33 Key Questions to ask yourself When planning or writing Scenes that Work
Here is a checklist I put together for pre-planning and for double-checking my scenes to make them as effective as I can…
- Have you made it as dramatic as possible, with no wasted words?
- What type of scene is it? Drama, Action, a beginning or ending scene?
- When and where does it happen?
- Point of View character: Whose eyes are we looking through?
- What key piece of info does this scene provide for the reader?
- What are the stakes?
- How do you make them clear?
- What will the reader root for?
- What is your mission for this scene, its purpose, the scene question to be answered?
- Which characters appear in the scene, and where is each at in his/her character arc?
- Who’s the scene’s main charater?
- Who are the minor/secondary characters in it?
- How is character revealed—for each character that appears?
- What does each character want?
- What are the obstacles for each getting what she wants?
- What is each feeling? The emotion?
- What are the key expressions that show rather than tell–including body language, dialogue?
- What plants should be included? Hints at things to be further developed later on.
- Are there any surprises, twists?
- Where is the intensity in the scene?
- Have you included suspense elements, tension, conflict?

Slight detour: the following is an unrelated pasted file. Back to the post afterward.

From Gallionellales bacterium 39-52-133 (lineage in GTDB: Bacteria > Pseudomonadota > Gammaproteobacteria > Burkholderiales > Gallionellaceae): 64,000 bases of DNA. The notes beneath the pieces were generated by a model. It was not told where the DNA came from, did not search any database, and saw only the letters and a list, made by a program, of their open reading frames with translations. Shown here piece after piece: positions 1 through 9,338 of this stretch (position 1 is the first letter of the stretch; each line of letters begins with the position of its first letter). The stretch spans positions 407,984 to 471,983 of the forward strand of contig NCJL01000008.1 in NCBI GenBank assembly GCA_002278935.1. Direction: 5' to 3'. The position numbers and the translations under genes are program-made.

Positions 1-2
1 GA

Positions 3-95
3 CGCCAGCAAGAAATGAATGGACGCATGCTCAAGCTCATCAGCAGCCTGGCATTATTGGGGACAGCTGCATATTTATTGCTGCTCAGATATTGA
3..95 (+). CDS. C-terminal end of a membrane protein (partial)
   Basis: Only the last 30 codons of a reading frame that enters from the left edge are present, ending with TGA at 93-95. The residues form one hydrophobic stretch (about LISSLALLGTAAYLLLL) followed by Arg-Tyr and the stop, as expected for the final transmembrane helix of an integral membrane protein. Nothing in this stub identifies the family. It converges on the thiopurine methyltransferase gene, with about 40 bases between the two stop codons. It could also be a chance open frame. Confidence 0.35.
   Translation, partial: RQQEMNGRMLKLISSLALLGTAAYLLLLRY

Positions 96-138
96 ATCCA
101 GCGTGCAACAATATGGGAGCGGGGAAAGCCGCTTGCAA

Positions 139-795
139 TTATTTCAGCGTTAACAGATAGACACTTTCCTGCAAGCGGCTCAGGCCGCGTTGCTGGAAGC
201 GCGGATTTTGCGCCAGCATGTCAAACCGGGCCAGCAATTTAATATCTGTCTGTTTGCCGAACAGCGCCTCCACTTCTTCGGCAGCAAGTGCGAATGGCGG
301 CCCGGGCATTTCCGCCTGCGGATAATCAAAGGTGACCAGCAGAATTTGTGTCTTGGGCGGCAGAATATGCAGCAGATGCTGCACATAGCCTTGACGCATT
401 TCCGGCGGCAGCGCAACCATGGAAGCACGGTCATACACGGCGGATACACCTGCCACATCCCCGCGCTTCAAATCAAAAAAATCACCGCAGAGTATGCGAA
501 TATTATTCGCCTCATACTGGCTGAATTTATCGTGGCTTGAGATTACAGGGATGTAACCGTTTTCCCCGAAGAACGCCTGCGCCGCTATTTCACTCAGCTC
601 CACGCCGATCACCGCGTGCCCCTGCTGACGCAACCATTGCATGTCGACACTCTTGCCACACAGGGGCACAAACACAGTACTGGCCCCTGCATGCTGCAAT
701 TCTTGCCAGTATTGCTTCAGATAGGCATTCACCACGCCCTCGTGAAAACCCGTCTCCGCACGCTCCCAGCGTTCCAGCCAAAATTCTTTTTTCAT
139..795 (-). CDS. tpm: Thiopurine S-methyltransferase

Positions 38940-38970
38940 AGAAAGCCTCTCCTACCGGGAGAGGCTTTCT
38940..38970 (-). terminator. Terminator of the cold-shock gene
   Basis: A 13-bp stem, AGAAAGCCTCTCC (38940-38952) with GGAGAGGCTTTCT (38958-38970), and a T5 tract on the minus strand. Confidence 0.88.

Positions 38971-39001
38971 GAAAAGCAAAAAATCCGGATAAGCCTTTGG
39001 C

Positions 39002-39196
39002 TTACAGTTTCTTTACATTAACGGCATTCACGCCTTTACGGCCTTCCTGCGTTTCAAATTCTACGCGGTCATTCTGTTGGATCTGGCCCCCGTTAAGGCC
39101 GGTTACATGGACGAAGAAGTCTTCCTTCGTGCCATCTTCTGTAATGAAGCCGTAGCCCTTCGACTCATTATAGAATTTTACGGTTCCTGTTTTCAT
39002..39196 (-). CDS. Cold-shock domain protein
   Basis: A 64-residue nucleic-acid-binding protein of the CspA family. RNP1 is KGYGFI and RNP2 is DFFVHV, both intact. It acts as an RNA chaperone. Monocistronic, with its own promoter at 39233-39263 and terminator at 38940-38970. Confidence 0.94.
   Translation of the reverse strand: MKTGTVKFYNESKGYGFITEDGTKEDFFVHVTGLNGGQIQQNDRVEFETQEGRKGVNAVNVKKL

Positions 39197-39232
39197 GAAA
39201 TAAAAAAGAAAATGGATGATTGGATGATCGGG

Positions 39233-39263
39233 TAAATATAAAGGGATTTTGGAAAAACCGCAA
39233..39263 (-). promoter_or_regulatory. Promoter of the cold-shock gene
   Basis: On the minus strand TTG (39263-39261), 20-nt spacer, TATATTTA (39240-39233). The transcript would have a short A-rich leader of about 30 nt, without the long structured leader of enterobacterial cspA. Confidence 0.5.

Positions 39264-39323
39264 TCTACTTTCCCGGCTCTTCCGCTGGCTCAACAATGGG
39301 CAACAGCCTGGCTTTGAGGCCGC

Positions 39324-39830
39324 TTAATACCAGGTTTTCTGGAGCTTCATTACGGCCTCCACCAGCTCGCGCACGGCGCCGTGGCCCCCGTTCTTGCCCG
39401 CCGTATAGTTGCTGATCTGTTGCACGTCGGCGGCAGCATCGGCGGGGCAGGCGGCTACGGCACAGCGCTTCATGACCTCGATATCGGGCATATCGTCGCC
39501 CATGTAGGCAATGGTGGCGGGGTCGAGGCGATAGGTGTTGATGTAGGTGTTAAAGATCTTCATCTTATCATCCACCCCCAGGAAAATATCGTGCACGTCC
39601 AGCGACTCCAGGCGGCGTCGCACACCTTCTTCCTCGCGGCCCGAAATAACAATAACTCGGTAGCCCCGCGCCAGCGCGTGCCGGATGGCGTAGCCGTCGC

- What themes are dramatized by this scene.
- Have you made all responses by the characters–each the result of an obvious stimulus?
- Have your written it moment by moment? Don’t summarize!
- Have you avoided unnecessary descriptions of setting, place, character appearance, or other things? But included essential ones?
- Is it outlined as well as a short story? With…
- A beginning at latest moment? Without skipping key info or dramatic potential?
- An attention-grabber at the beginning? Does your scene open with something clever, poignant, surprising, or intrinsically interesting?
- Sometime that gets worse in the middle?
- Built in anticipation for the reader. And when is that anticipation satisfied, at least partially. What gets resolved?
- A deliberate surprise? If so, how have you set up the reader to make that moment as jarring as possible?
- Is the scene’s end logical and does it include a disaster? Or at least a twist or hook to keep your reader eager to rush to the next scene.
- Have you read significant portions out loud?
Readers: Do you have any key scene questions to add? Do you have questions? Post them here.
Story Engineering, Mastering the 6 Core Competencies of Successful Writing by Larry Brooks
Outlining your Novel, Map your Way to Success by K. M. Weiland
Make a Scene, Crafting a Powerful Story One Scene at a Time by Jordan E. Rosenfeld
http://www.advancedfictionwriting.com/art/scene.php “Writing the Perfect Scene” –a free download by Randy Ingermanson.